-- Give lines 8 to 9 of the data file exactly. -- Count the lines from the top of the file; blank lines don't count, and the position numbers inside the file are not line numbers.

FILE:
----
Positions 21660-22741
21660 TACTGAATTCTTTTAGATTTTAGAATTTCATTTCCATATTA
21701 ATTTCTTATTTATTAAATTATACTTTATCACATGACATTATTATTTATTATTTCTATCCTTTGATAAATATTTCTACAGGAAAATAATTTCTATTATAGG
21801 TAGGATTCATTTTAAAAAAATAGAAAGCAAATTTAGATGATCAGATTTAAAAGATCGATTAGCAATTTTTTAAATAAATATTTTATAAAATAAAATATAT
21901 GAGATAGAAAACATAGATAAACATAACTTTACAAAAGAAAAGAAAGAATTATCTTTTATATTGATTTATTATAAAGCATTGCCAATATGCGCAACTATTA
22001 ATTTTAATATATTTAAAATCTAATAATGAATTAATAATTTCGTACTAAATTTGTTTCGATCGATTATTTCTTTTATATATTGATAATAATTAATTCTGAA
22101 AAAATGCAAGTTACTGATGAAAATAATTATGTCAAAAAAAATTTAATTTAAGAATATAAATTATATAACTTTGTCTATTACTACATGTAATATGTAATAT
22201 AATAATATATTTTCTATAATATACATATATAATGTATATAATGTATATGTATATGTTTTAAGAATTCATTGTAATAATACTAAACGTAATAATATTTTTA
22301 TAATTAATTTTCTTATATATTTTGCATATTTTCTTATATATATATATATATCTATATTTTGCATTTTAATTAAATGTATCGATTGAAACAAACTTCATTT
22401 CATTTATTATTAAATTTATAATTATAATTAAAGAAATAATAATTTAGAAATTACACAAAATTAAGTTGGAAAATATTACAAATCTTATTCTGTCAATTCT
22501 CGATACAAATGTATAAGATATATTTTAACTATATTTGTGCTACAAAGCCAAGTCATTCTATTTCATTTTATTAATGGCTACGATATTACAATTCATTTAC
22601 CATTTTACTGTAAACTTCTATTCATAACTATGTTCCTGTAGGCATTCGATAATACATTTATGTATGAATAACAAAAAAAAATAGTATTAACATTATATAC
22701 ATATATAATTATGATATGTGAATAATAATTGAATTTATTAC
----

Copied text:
22201 AATAATATATTTTCTATAATATACATATATAATGTATATAATGTATATGTATATGTTTTAAGAATTCATTGTAATAATACTAAACGTAATAATATTTTTA
22301 TAATTAATTTTCTTATATATTTTGCATATTTTCTTATATATATATATATATCTATATTTTGCATTTTAATTAAATGTATCGATTGAAACAAACTTCATTT